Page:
Tyrion has finally arrived at Mereen, appearing before Danaerys in her court. With a little persuasion, and what charm he can muster, he manages to get on her good side. Cersei is still locked in the dungeon beneath the Sept, being withheld from water by a callous Sister until she confesses her sins. Arya is making progress in Braavos, becoming a much more skilled liar as her training continues. And finally, finally, Sansa confronts Theon about her brothers and he admits to her that he did not kill them.
But what makes this episode eight, is what happened at Hardhome, where Jon Snow came to talk to the wildlings about making peace. The negotiations go about as well as they can, stubborn pride being a hallmark of northerners with pragmatism being a close second. Jon can’t unite the wildlings like Mance could, but he’s gotten through to some of them. But that’s when everything goes wrong. Dogs start barking. The wind changes. A haze of fog rolls down from the clifftops over the harbor and everyone starts rioting to get on the boats to cross the Shivering Sea. The gates are closed with wildlings left on both sides of it. The white walkers and their army of the dead have made it to the waterfront. Through the fighting, Jon needs to reach the dragonglass he brought with him, left behind in one of the cabins, but when he goes inside he finds a white walker waiting for him. After showing its immense strength, Jon comes at it with his sword, and manages to strike the walker, shattering it like glass. He realizes that Valyrian steel can be just as effective as obsidian. But looking back at the harbor, now taken by the white walker with the crown of horns, he sees what humanity is up against when all the people who had died are brought back as blue-eyed zombies.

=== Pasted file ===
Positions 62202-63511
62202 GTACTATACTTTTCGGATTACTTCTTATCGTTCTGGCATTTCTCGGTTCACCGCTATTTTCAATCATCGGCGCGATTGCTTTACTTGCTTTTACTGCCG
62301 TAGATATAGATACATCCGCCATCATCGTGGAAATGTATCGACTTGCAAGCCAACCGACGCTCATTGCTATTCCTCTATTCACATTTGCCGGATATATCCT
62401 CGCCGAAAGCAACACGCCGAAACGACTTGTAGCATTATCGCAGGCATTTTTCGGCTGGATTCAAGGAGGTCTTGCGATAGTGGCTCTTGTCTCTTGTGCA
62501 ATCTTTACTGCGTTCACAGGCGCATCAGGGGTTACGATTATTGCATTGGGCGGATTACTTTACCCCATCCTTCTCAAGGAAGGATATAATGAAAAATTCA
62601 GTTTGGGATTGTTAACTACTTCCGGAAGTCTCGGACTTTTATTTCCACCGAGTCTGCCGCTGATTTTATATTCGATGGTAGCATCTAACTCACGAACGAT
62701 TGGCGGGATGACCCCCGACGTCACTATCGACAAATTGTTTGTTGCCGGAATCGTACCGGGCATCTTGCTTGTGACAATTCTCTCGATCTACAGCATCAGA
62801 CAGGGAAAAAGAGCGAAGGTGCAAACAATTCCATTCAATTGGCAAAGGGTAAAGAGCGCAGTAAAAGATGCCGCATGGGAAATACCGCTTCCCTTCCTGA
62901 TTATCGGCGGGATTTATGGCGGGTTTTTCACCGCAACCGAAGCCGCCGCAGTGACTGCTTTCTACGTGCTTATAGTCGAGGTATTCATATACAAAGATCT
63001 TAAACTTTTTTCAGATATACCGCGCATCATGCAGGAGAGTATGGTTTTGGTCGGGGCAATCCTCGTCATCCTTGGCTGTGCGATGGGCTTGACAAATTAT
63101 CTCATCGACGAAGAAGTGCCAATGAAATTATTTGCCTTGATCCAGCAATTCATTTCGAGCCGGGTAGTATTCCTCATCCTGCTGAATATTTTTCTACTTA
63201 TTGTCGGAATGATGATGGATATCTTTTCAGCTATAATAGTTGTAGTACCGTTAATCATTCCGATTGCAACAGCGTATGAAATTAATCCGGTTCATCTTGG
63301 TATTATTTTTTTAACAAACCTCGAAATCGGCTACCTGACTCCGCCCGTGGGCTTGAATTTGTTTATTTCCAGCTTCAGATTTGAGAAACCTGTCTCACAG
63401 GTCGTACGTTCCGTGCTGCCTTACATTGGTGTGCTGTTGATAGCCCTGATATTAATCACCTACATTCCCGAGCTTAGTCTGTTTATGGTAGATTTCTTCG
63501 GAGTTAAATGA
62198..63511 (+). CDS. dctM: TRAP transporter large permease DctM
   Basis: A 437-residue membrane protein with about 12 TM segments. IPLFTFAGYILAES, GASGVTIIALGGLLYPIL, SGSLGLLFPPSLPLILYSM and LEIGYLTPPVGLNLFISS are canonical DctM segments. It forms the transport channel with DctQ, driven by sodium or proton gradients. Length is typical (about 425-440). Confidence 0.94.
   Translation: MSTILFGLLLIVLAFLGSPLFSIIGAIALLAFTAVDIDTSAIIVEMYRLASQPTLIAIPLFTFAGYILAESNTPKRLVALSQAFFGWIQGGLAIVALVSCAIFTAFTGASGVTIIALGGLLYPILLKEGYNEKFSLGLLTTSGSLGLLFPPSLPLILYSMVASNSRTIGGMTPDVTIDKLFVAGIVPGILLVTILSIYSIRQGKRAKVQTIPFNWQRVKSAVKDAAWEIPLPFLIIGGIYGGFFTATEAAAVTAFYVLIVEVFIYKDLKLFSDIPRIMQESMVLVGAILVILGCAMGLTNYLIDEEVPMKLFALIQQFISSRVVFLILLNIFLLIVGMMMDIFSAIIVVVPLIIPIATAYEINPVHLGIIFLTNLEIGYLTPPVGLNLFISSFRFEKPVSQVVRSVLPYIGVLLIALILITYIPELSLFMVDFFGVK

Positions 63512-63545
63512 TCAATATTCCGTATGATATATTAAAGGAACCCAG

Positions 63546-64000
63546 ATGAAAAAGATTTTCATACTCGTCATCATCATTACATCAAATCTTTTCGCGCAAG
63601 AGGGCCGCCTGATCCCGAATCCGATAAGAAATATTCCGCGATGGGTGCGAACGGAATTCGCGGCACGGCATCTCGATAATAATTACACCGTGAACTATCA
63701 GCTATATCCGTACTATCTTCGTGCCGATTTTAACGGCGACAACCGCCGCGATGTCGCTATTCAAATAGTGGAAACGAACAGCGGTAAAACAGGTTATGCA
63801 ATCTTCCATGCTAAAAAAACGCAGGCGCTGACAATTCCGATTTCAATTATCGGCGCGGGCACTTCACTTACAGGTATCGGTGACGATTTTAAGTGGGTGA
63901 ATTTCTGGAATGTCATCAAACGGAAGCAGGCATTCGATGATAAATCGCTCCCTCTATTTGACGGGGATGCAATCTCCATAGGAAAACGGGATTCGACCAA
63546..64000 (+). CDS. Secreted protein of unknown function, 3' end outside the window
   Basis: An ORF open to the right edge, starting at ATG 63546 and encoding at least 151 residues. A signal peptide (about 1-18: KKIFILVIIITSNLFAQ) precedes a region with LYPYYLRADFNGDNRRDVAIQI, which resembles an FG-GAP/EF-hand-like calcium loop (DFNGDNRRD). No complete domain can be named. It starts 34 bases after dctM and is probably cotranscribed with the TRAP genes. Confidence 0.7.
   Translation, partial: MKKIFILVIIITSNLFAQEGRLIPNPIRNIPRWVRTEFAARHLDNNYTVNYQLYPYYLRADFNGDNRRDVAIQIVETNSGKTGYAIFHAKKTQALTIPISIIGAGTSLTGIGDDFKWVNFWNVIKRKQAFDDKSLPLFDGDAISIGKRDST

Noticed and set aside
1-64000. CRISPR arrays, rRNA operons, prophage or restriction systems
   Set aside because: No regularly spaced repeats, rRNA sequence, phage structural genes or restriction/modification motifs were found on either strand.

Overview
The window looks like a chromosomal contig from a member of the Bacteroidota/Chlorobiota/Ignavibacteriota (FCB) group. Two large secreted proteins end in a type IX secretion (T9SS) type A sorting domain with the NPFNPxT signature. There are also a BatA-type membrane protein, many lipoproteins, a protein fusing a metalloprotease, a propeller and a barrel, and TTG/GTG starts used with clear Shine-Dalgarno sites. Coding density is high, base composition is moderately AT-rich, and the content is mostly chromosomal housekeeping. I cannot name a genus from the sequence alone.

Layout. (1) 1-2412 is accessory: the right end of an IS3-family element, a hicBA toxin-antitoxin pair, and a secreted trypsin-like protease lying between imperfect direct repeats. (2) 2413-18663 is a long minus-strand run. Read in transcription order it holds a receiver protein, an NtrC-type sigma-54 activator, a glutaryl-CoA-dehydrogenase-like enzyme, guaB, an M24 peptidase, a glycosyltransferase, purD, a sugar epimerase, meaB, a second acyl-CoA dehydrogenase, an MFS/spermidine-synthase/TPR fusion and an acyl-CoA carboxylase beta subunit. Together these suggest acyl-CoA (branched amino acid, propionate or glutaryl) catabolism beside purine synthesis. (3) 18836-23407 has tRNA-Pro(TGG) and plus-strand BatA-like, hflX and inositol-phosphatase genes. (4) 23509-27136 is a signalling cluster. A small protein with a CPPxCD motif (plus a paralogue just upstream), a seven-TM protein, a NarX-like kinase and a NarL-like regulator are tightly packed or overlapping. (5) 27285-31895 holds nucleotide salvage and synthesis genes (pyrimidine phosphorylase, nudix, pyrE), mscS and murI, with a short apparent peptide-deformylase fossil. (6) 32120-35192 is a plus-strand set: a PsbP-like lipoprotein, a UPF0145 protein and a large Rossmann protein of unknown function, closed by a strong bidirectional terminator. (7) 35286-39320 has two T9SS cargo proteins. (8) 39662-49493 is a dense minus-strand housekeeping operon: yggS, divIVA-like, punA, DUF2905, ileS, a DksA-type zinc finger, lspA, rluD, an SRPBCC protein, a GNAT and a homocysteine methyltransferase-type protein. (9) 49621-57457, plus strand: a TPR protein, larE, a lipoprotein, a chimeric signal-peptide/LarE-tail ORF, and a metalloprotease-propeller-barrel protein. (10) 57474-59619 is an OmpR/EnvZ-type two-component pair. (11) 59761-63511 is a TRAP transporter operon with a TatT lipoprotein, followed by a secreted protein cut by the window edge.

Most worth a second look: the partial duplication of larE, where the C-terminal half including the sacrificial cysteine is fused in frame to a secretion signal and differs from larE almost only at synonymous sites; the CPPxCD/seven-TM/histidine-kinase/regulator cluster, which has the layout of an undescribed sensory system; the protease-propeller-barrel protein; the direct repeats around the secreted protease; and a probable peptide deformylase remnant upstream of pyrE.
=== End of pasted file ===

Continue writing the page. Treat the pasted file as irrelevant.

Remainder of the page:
Am I the only one who thinks that Ramsay isn’t that good of a replacement for Joffrey? Sure they have similar “people are playthings” mentalities, but Joffrey’s was to another purpose. He was the lynchpin of the Lannister claim to the Iron Throne after Robert died. It’s his cruelty and exceptionably poor ability to lead that made him difficult to control by those in his family that knew what they were doing. In short, what made Joffrey interesting was the instability he brought to the people who were trying to maintain control. Ramsay isn’t like that at all. He’s a punk, he’s egotistical, but everything he does is for presentation. He doesn’t kill for sport he does it for entertainment. In the last episode, he could have flayed the woman who offered Sansa help and been done with it. Instead he paraded her to get an emotional shock out of his new wife. It makes sense in this instance because he wants to keep her in line, but it’s what he does with almost every person he kills. He never gets a sense of satisfaction from killing, he gets it from showing off to everyone how cruel he can be. Because of his last name he was always looking for a means to get attention from his father, and that’s how he did it. But Joffrey didn’t do it for attention. He didn’t need it since he was already the king. Ramsay’s just doing it for attention.
Did you find heavy metal band Mastodon (pictured with Kit) in the episode?
All in all a great episode. With only two episodes left, we’re still waiting to see how Stannis chooses to fight the Boltons, the trial (or confession) of Cersei Lannister, the fighting pits of Meereen, and what Jon is going to do to keep the white walkers from getting through the wall. Will Arya become a servant of the many-faced god? Will Sansa be able to escape from Ramsay? Only two more episodes until season five comes to an end and we can find out! Here is a look at Episode Nine of the season – “The Dance of Dragons.”